After about 3-years they opened Budai. Elsa absolutely loves the restaurant business because she loves people and in a smaller up-market location they can run the type of restaurant they want to.
I am so glad that they are back and doing well.
Fav stop for lunch.
At least once a week.
The pork belly was divine, and I think if you can get over the amount of fat you are eating proportionate to the meat, and split the dish between 3-4 people, it’s enough to get the idea of how special the dish is, without feeling like you’ve just eaten 2 or 3 ounces of lard. Cooking something like that for 8 hours ( and I’ve no doubt that dish was stewed all day ) really elevates it to a gourmet level. I’m so glad Elsa recommended it to us.
Enough non-Asians now request the special menu that Elsa has printed an English language translation but only has 4 copies, and she closely guards them!
One thing not on the menu, but usually available, is Pickled Mustard Greens with Beef or Pork. I prefer the Beef, and it’s a simple yet well seasoned dish.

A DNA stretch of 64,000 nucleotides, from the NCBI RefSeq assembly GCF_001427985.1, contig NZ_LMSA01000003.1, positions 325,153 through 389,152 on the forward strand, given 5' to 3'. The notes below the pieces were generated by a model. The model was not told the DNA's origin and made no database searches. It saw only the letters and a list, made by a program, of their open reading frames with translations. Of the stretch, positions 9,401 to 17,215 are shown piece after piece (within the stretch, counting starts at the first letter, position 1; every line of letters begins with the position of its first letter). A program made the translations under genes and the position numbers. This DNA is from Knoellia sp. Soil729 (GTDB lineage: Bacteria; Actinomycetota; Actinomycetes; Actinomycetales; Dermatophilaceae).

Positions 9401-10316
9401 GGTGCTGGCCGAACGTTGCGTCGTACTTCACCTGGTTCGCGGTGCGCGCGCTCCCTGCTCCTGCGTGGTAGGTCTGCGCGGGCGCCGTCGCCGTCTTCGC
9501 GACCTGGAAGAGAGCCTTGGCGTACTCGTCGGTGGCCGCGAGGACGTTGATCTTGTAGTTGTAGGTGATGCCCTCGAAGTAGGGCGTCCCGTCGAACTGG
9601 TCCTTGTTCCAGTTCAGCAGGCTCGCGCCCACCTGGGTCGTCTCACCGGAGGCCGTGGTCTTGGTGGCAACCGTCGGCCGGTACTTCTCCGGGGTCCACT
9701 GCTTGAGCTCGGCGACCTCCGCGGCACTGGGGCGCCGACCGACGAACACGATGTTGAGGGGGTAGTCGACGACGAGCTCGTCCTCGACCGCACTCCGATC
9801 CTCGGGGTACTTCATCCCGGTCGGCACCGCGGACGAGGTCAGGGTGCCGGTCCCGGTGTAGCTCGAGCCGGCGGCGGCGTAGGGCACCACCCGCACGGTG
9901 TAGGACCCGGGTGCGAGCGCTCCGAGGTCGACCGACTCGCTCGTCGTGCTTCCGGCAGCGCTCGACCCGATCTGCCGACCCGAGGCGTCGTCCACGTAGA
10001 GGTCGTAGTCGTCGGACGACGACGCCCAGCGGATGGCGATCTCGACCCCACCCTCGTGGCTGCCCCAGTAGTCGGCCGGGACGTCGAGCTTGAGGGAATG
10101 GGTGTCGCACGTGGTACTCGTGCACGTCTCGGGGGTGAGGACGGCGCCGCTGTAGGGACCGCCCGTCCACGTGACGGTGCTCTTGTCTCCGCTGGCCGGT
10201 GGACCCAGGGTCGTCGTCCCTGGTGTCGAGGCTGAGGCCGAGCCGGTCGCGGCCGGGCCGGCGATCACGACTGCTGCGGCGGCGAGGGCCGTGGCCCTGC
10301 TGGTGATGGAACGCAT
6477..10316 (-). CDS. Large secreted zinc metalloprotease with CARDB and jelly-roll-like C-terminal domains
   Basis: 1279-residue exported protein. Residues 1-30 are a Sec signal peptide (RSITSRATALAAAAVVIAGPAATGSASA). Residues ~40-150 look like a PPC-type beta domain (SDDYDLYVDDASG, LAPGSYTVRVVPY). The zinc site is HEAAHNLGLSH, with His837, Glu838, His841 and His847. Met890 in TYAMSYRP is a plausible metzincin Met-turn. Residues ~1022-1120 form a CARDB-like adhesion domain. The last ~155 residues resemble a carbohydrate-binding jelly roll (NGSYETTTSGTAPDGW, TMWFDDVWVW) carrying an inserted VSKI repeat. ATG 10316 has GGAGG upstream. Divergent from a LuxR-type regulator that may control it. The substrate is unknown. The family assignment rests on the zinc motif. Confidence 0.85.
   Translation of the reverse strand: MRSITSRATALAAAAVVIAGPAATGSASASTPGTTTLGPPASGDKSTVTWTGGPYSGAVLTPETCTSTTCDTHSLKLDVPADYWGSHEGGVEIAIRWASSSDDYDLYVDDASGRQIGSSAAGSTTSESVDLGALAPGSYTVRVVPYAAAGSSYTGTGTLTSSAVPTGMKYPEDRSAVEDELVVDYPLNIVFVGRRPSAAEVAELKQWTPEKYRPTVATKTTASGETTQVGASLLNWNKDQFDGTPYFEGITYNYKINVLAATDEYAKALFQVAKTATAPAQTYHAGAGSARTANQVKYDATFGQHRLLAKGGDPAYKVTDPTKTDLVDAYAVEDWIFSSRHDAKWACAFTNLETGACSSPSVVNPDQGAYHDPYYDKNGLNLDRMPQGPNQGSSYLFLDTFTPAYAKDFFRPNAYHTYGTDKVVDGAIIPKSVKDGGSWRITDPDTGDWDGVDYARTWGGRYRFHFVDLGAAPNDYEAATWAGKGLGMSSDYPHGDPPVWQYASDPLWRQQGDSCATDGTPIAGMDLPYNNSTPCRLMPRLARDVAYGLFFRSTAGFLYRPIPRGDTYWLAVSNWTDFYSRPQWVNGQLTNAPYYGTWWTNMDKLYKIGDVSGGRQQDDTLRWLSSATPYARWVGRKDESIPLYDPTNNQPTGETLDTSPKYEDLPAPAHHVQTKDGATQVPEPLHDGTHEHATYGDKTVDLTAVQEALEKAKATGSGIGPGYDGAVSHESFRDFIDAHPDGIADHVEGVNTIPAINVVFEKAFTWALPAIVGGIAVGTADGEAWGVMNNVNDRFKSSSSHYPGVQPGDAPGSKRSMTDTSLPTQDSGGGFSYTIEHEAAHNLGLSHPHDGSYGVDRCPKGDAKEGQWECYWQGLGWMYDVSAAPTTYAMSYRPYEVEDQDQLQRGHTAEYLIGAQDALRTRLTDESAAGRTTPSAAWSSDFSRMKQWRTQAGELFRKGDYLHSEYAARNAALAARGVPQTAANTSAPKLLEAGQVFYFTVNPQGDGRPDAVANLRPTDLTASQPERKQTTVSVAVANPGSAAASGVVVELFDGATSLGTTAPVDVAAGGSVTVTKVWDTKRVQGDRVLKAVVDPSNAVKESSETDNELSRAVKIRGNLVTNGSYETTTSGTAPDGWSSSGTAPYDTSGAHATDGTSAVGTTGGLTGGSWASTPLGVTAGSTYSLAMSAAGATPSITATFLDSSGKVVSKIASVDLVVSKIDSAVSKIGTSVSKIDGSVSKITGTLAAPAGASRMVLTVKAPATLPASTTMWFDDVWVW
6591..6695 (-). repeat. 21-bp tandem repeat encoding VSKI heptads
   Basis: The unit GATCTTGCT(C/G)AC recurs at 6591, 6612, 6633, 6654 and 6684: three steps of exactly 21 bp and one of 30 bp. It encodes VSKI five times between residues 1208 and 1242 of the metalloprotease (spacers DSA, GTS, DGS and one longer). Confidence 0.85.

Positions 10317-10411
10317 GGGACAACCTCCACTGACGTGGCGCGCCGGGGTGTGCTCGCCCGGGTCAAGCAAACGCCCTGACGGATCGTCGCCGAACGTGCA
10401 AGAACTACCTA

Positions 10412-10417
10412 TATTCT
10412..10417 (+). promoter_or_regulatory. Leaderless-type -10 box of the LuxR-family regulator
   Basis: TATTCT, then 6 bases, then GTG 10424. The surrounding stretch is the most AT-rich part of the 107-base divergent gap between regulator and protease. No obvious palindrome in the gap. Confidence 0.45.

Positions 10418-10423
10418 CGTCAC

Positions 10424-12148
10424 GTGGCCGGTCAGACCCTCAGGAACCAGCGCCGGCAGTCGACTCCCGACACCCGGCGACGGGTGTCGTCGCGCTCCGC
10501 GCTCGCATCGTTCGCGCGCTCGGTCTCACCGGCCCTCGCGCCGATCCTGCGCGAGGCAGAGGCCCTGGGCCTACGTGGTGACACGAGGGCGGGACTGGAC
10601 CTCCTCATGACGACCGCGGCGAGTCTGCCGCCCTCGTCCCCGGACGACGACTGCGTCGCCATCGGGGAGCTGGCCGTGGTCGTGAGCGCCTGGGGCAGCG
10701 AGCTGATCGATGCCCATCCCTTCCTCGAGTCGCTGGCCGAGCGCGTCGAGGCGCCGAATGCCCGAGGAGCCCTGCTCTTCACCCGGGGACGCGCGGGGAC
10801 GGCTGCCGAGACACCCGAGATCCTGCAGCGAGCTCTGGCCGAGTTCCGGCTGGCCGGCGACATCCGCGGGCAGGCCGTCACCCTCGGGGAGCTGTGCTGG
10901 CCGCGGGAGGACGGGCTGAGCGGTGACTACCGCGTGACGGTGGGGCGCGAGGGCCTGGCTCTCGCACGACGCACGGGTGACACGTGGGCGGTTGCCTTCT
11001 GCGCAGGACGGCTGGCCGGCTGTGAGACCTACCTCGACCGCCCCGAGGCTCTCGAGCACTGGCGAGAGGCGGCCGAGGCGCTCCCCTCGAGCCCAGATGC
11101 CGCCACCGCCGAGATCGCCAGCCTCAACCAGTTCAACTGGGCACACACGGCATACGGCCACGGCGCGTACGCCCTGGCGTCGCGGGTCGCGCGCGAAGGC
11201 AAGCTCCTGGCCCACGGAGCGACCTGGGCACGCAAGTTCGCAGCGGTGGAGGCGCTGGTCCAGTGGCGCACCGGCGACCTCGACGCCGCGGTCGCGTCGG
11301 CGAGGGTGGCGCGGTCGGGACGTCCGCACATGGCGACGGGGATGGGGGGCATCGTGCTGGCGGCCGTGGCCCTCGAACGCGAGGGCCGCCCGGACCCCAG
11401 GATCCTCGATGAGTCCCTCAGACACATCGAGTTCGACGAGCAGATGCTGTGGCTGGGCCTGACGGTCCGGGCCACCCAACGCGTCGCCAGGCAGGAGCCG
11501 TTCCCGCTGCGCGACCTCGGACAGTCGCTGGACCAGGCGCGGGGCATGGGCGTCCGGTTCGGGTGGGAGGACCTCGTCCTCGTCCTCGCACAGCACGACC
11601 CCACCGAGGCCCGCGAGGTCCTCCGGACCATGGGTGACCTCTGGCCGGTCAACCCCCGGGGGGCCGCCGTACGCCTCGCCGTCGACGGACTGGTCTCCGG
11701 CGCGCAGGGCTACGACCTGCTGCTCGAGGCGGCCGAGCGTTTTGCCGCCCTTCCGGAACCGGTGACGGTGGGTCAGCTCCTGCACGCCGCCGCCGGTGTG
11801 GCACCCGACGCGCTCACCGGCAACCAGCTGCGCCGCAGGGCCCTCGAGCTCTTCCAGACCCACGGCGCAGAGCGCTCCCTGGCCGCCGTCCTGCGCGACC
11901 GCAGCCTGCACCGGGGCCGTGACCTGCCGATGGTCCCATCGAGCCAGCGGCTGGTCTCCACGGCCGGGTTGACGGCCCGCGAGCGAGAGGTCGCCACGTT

This is a place that any foodie worth their salt pig should put on their rotation.
My wife and I have visited Budai 3 times including last evening. Our first visit was prompted by a couple from NY who have moved to New Mexico and share the same love for Chinese food as we do.
Budai has become our favorite.
We can’t agree more with your assessment.
Elsa is something special.
She devotes all the time you need to guide you on this eating voyage.
We absolutely love the steamed bums and were intrigued by the lesson in the proper way of eating them, “one bite so you get the full effect of the little packet of flavors”.
The crispy fish was superb and enough for a tableful of diners.
In three visits we’ve enjoyed every dish.
Can’t wait to go back and let Elsa guide us again.